"The recent Russian concert in Palmyra was an event loaded with symbolism. While it was the Syrians who liberated this ancient city and while the Russian only provided support, this support was crucial and, moreover, it was not just Palmyra which Russia saved, but the Syrian nation. I would even argue that Russians in Palmyra saved not just Syria, but all of civilization," The Saker, the pseudonym for the US-based top level European military analyst, notes in his latest article for TheDuran.com.
According to British journalist and author Ed West, the performance "was of course a propaganda exercise."
"…but what a propaganda exercise!" he added.
"It fills me with genuine sadness that no Western power would ever think to pull such a stunt, and this reflects a deeper problem with our foreign policy," West underscored in his article for the Spectator.
Perhaps, many are unaware of the fact that the Palmyra concert, that took place amid the ongoing war in Syria, is part of Russia's tradition which originated in the World War II era. Likewise, on August 9, 1942 Dmitri Shostakovich's famous Symphony No. 7 was performed by the Leningrad Radio Orchestra in St. Petersburg (then Leningrad) while the city was under the siege by Nazi Germany military forces.
During WWII St. Petersburg, one of the most beautiful Western-style Russian cities, sustained tremendous damage, while half a million victims of the Nazi siege died of hunger. Although the musicians of the Leningrad Radio Orchestra were weak and exhausted, the concert was highly successful. Interestingly enough, the symphony was also broadcast to the German front lines through loudspeakers, showing the Nazis that nothing could break the spirit of the people of Leningrad.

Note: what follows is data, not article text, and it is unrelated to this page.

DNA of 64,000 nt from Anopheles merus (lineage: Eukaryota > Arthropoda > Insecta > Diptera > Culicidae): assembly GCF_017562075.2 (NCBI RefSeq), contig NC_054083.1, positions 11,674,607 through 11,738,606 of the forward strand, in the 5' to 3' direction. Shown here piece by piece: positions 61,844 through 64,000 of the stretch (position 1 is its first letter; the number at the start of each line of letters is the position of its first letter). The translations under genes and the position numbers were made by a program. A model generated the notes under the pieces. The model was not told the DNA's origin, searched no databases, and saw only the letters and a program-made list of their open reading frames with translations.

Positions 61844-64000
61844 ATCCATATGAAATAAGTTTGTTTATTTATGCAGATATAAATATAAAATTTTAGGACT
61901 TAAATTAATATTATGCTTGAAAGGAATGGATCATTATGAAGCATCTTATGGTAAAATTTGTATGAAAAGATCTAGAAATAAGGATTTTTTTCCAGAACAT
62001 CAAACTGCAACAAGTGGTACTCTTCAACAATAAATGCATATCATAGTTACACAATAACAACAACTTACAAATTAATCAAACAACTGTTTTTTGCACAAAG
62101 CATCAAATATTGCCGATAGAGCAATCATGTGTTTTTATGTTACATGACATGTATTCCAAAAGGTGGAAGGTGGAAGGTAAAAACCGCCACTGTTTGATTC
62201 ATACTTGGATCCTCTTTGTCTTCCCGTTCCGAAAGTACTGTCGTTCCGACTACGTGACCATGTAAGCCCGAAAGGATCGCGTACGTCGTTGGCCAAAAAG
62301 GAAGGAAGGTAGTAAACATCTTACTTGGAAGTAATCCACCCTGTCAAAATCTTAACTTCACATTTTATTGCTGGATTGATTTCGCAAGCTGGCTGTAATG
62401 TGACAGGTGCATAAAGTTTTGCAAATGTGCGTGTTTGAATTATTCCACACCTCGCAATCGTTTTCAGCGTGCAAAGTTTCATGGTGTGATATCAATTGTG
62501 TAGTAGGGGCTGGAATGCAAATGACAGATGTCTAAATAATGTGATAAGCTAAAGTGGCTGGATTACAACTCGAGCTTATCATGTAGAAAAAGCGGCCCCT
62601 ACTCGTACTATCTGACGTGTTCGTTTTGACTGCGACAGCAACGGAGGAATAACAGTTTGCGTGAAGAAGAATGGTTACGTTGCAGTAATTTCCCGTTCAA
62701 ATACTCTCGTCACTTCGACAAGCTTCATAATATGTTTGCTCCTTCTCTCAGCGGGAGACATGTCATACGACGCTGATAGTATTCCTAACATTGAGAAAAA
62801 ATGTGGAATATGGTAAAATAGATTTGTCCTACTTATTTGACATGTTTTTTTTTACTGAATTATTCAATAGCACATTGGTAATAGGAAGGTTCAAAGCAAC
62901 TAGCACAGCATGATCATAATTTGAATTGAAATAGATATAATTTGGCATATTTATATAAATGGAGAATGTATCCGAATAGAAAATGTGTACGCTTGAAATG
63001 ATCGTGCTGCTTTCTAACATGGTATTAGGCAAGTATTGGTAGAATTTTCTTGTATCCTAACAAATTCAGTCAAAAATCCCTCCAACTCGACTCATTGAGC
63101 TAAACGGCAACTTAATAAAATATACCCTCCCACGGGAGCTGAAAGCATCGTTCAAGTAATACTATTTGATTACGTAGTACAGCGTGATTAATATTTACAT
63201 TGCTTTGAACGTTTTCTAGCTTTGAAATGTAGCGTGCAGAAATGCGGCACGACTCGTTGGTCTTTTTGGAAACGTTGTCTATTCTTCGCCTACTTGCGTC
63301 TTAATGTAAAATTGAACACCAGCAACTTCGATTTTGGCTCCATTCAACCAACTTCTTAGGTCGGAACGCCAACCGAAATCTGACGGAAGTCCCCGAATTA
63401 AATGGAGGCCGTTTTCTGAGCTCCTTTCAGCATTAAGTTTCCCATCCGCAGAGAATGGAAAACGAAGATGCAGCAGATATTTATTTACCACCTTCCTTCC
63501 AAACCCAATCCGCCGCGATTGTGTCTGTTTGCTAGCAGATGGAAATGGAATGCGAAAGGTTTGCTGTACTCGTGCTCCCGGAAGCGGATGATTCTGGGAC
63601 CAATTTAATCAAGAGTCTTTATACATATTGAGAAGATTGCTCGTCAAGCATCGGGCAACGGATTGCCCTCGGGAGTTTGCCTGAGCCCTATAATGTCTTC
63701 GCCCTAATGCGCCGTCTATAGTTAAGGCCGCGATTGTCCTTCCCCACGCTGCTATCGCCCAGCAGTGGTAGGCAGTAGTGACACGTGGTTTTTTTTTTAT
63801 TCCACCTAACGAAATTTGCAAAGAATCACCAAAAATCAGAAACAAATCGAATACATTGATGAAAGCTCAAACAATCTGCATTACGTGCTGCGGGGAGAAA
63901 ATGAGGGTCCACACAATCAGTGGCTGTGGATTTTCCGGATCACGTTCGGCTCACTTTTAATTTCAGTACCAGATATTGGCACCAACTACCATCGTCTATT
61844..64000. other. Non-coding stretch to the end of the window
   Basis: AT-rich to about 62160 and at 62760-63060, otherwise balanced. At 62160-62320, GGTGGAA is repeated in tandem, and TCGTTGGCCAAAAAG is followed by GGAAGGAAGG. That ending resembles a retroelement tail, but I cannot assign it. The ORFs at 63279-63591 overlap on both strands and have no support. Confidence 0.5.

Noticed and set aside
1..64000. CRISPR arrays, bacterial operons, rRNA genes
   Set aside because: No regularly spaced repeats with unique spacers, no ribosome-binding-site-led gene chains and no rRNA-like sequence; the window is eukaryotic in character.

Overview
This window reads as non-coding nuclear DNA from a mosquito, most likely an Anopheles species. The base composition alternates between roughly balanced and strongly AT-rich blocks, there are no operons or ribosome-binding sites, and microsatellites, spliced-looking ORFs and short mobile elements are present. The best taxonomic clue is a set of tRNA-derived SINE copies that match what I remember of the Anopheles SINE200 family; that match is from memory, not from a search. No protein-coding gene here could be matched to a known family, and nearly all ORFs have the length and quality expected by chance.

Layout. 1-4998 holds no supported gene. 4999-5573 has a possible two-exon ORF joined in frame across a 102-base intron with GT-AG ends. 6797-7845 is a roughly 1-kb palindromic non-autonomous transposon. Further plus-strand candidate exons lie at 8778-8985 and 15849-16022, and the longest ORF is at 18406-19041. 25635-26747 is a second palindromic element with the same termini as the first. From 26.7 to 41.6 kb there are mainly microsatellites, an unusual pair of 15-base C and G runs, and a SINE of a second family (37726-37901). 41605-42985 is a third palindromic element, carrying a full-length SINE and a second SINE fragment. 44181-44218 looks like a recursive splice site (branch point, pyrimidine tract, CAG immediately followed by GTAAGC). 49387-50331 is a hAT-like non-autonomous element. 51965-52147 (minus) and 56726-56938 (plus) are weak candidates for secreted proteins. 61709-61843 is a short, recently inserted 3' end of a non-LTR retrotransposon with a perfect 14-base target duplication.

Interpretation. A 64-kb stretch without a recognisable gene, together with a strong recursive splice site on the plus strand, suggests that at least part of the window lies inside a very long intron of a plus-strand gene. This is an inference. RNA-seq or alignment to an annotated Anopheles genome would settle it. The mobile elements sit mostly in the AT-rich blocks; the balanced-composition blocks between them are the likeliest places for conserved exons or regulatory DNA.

It is rather symbolic, that since the late 18th century, St. Petersburg has been called the "Palmyra of the North." Thus it is not surprising that the Russians took the loss of Palmyra to heart.
"For the people of St. Petersburg, the loss of Palmyra was a personal, emotional event, a tragedy. Palmyra means a great deal to us. It is not just a tourist destination but something deeply symbolic. The genius of Palmyra is like the genius of St. Petersburg, where architecture flows together with nature. At around the same time that Palmyra was discovered by European travellers, Peter the Great was building St. Petersburg," the Director of the Hermitage Museum Mikhail Piotrovsky said in his interview with Rachel Polonsky of Standpoint magazine.
Western leaders have repeatedly blasted Russia for alleged attacks against the so-called "moderate Syrian rebels," providing at the same time modern TOW missiles to al-Qaeda-linked groups in the region. Furthermore, they called for the toppling of Syrian legitimate President Bashar al-Assad turning a deaf ear to warnings that it would mean surrender to Daesh and al-Qaeda in Syria.
"I find it most significant that the concert did not begin with a piece by a Russian composer. Instead the Russians chose to begin with a poignant piece by Johann Sebastian Bach… Bach as a 'weapon of civilization' is no less important in this context than SU-34 aircraft and cruise missiles are to the 'kinetic war' against terrorism. It is ironic that Russia, which never was really part of the 'Western world,' was the one to bring Bach to Palmyra," The Saker underscores.
"The West doesn't understand symbolism in foreign policy," as Ed West remarked in his article.
"The Russians chose mankind's greatest composer and one of his greatest compositions to show, I believe, that mankind is not only about evil, horror, lies and murder, but that the Western civilization also produced some of the most refined, spiritual and beautiful art ever," The Saker notes.
"Today Russia stands for all of civilization. Even the Western one," he stresses.